Itching from chigger bites is usually noticed 4­8 hours after chiggers have attached or have been accidentally removed. The fluid injection causes welts to appear which may last for two weeks. They will also cause a tiny red spot to develop on your skin. As time goes by, the itch will get worse and the red spot will get larger. Some people exhibit an allergic reaction to the injected fluid which results in severe swelling, itching, and fever. People mistakenly believe that chiggers embed themselves in the skin or that the welts contain chiggers. Often scratching at the welt results in secondary infection.

Chiggers prefer to attach on parts of the body where clothing fits tightly or where the flesh is thin, tender, or wrinkled. For this reason, chiggers locate in such areas as the ankles, waistline, knees, or armpits.

Chiggers are easily removed from the skin by taking a hot bath or shower and lathering with soap several times. The bath will kill attached chiggers and others which are not attached. Since symptoms of contact may not appear for several hours, it is not always possible to completely prevent welts caused by chigger bites. Antiseptic should be applied to all welts which do appear. It is important, but hard to remember not to scratch chigger bites. Temporary relief of itching may be achieved with nonprescription local anesthetics available at most drug stores. Studies have shown that meat tenderizer, rubbed into the welt, will alleviate itching, as will calamine lotion. So will antihistamines such as Benadryl.

If you are going into areas suspected of being infested with chiggers, wear protective clothing and use repellents. Repellents should be applied to legs, ankles, cuffs, waist, and sleeves by clothing application or directly to the body as directed by the label. Wear an insect repellent that contains DEET.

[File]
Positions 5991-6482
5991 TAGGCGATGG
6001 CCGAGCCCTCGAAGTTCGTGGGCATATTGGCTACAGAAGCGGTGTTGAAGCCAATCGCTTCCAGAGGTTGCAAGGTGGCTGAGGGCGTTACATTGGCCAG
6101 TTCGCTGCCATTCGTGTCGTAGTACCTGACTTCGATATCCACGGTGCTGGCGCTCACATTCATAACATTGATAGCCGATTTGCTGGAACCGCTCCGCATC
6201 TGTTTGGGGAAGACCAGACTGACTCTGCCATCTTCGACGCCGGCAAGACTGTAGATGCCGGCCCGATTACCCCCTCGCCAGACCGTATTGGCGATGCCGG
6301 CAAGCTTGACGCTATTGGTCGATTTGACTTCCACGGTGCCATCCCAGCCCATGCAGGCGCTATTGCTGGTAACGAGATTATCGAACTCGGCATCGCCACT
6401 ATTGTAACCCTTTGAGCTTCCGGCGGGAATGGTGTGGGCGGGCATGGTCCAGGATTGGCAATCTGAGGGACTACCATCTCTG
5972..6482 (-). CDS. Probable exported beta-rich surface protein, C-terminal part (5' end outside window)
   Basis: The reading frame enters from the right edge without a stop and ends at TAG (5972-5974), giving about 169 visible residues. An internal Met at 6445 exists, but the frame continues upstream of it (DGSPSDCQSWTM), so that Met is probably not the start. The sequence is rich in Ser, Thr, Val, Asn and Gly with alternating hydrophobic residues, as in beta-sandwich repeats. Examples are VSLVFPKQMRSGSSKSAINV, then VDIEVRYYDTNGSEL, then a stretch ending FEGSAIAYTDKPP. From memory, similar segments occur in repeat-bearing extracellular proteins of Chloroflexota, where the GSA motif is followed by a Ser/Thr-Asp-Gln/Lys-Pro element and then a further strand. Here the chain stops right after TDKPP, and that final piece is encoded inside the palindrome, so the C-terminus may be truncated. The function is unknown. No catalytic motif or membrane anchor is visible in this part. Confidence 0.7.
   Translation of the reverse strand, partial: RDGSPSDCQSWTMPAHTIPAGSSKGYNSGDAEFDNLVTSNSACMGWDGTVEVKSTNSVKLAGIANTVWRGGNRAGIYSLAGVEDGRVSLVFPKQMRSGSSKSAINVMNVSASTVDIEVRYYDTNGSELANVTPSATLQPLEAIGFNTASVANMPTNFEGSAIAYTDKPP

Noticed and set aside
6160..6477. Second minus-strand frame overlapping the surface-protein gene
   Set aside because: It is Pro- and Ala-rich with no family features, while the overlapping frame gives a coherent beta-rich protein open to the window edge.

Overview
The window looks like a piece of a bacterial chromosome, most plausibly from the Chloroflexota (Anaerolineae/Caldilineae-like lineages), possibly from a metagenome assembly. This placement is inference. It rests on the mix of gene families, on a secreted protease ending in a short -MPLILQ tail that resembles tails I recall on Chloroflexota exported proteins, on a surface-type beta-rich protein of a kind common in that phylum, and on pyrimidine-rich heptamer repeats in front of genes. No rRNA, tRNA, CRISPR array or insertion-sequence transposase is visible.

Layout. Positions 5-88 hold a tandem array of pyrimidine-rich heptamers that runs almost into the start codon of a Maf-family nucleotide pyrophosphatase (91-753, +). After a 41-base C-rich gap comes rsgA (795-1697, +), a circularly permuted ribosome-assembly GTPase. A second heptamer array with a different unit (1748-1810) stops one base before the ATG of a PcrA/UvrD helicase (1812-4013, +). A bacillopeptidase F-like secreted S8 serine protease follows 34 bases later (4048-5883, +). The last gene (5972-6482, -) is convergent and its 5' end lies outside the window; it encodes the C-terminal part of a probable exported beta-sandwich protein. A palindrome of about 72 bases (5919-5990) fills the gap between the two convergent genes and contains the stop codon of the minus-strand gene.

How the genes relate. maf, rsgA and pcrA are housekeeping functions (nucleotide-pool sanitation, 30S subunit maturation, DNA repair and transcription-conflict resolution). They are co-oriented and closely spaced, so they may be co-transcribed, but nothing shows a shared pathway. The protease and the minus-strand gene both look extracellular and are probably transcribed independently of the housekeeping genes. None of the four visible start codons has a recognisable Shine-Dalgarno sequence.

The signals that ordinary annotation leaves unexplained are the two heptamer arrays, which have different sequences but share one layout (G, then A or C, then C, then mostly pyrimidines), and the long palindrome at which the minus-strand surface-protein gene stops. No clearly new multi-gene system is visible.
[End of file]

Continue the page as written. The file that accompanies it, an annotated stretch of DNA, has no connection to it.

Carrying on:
(Sources: http://hammock.ifas.ufl.edu/tmp/chiggers.html and http://kidshealth.org/kid/games/chigger.html)

9.3.1.2. Ticks

Ticks are flat, grey or brownish and about an eighth of an inch long. When they are filled with their victim's blood they can grow to be about a quarter of an inch around. If a tick bites you, you won't feel any pain. In fact you probably won't even know it until you find the tick clamped on tightly to your body. There may be some redness around the area, and in the case of a deer tick bite, the kind that carries Lyme Disease, a red "bulls­eye" may develop around the area. This pattern could spread over several inches of your body.

When you find a tick on you body, soak a cotton ball with alcohol and swab the tick. This will make it loosen its grip and fall off. Be patient, and don't try to pull the tick off. If you pull it off and it leaves its mouth­parts in you, you might develop an irritation around these remaining pieces of tick. You can also kill ticks on you by swabbing them with a drop of hot wax (ouch!) or fingernail polish. After you've removed the tick, wash the area with soap and water and swab it with an antiseptic such as iodine.

Ticks are very common outdoors during warm weather. When you are outdoors in fields and in the woods, wear long pants and boots. Also spray yourself before you go out with insect repellent containing DEET.